You have to pay attention when an insider loads up on a company. A double take might be in order when that insider has sold more than $2.25 billion, yes with a B, since 2003. It’s even more noteworthy when that insider loaded up once before, and the stock went higher afterwards.
That’s the story with Best Buy Co., Inc. (BBY) and its founder and Chairman Richard Schulze. On May 25th, Chairman Schulze bought 500,000 shares at $79.60 for a total investment of $39.8 million. BBY’s founder had only one other buying spree, buying a little more than $39 million in 2008 for $22 and change. Within nine months, Schulze returned to his normal Best Buy trading, selling starting at $35.06 and he continued to sell, sell, sell all the way to March 14, 2022, at $120.79.
The Chairman’s history is decidedly lopsided towards the sell side, unloading more than $2.25 billion while buying $78.8 million. (1)
Schulze’s most recent buy comes about $10 above the retailer’s 52-week low of $69.07 and after the company lowered guidance for 2023, which is BBY’s current fiscal year.
Chief Financial Officer (CFO) Matt Bilunas told investors and analysts during the most recent earnings’ conference call, “sales came in a little lower than our expectations for the first quarter, and this trend has continued into the second quarter. It is difficult to assess how much of the decline may be a longer tail associated with elevated stimulus spending last year, or overall consumer spending slowing down due to inflationary concerns and the shift of consumer spending to experiences. Based on the trends we are seeing over the past several weeks, we now feel it is more likely that we will be on the lower end of our original guidance expectations.”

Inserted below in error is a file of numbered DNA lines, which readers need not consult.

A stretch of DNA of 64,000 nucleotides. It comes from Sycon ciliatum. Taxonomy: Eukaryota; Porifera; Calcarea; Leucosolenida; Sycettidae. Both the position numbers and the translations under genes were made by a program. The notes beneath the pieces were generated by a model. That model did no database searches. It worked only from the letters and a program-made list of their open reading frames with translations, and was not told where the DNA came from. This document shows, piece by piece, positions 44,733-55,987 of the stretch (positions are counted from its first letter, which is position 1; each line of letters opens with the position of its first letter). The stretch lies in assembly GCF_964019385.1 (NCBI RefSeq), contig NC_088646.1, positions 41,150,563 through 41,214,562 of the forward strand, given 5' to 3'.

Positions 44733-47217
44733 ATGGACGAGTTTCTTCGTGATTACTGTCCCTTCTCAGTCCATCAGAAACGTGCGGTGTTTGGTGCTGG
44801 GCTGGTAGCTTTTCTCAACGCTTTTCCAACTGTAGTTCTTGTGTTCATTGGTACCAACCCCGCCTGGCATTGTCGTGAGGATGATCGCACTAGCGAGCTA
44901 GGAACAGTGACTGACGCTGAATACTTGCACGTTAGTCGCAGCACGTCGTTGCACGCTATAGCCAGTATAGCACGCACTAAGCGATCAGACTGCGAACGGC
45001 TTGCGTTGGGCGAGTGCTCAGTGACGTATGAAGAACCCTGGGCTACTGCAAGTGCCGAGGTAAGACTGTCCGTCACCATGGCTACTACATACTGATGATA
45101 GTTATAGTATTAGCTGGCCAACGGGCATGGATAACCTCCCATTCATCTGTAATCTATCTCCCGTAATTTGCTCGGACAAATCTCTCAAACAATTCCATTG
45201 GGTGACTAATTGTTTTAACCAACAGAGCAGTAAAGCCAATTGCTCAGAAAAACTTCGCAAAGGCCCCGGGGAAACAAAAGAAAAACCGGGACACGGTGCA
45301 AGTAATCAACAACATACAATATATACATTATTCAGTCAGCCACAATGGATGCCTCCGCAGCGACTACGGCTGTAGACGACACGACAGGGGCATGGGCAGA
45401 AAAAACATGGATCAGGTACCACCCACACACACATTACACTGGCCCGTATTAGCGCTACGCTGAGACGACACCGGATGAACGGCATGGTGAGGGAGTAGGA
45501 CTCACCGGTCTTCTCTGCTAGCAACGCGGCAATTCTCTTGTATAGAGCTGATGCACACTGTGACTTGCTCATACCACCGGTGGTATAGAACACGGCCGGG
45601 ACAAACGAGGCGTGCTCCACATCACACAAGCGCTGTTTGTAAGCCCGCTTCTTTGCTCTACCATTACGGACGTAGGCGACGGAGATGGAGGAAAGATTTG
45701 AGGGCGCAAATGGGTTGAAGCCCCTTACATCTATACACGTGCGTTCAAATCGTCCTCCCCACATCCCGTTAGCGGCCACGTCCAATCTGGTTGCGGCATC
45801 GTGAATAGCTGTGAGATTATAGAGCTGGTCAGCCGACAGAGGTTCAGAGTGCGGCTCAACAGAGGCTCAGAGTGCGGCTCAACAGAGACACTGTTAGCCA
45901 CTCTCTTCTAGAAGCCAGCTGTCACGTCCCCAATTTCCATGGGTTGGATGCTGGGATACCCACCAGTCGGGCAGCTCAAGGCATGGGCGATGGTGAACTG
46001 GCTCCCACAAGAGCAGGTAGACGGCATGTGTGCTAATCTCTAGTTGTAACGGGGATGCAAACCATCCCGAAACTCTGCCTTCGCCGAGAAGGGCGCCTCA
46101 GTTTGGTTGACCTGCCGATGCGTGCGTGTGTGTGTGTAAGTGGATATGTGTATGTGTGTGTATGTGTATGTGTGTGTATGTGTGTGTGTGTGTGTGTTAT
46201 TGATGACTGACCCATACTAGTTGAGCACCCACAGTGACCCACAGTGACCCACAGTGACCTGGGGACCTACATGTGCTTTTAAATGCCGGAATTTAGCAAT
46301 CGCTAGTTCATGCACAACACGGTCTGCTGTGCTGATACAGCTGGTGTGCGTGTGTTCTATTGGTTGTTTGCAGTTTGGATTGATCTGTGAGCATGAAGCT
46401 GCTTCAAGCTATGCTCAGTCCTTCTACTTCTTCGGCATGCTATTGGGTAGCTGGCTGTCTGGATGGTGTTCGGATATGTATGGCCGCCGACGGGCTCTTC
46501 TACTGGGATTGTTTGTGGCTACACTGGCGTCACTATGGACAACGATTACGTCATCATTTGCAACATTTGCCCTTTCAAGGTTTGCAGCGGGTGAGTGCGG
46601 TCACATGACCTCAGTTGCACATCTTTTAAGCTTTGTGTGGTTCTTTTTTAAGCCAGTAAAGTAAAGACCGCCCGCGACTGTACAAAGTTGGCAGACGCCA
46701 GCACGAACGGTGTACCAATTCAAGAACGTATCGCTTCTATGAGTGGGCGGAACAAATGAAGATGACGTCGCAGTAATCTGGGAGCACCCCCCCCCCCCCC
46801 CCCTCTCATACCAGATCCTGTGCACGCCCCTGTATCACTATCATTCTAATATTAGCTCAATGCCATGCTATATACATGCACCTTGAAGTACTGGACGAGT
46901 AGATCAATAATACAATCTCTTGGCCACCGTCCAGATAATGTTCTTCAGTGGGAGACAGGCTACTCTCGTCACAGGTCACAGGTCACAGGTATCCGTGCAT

Chief Executive Officer (CEO) Corie Barry added, “we are revising our guidance and now expect fiscal ’23 comparable sales decline in the range of 3% to 6%.” (2) Wall Street’s current consensus for BBY’s fiscal 2023 revenue forecasts a 5.2% decline. (3)
You might be wondering why in the world would anybody invest more than $38 million following that news. Well, we see two primary reasons.
First, analysts believe Best Buy will bounce back next year. Sales are expected to rise modestly, up 2.8% to $50.42 billion next year from $49.06 billion this year. Earnings Per Share (EPS) are expected to take a much bigger step forward. This year’s consensus estimate is $8.58 and is predicted to leap to $9.94 next year, a 15.85% increase.
In the last five years, Best Buy’s average Price to Earnings (P/E) ratio was 13.21 with a low of 8.77. If BBY hits The Street’s 2024 estimate and trades with its average P/E, the stock would price out at $136.87. At its low price to earnings valuation of 8.77, BBY would trade at $87.17. Meanwhile, analysts have a 12-month price target of $94.71. (4) As we type, BBY is $79.27.
Secondly, Best Buy has a current dividend yield of 4.38%. The last and only time in the last five years BBY’s dividend yield topped 4% was during the Covid 19 crash in April 2020. The elevated yield didn’t last long.
Overall: Best Buy Co., Inc. (BBY) appears to offer investors strong risk-to-reward potential based on 2024’s consensus earning forecast and recent price to earnings history. That doesn’t include a robust 4.38% current dividend yield. Although a dividend cut is possible if business conditions deteriorate, BBY management has steadily increased its dividend since 2004. (5)
BBY is appropriate for investors with above-average risk tolerance and with at least an 18-month time horizon.
1 – https://www.secform4.com/insider-trading/1006394.htm
2 – https://www.fool.com/earnings/call-transcripts/2022/05/24/best-buy-bby-q1-2022-earnings-call-transcript/
3 – https://finance.yahoo.com/quote/BBY/analysis?p=BBY
4 – https://finance.yahoo.com/quote/BBY?p=BB
5 – https://investors.bestbuy.com/investor-relations/stock-info/dividends-and-splits/default.aspx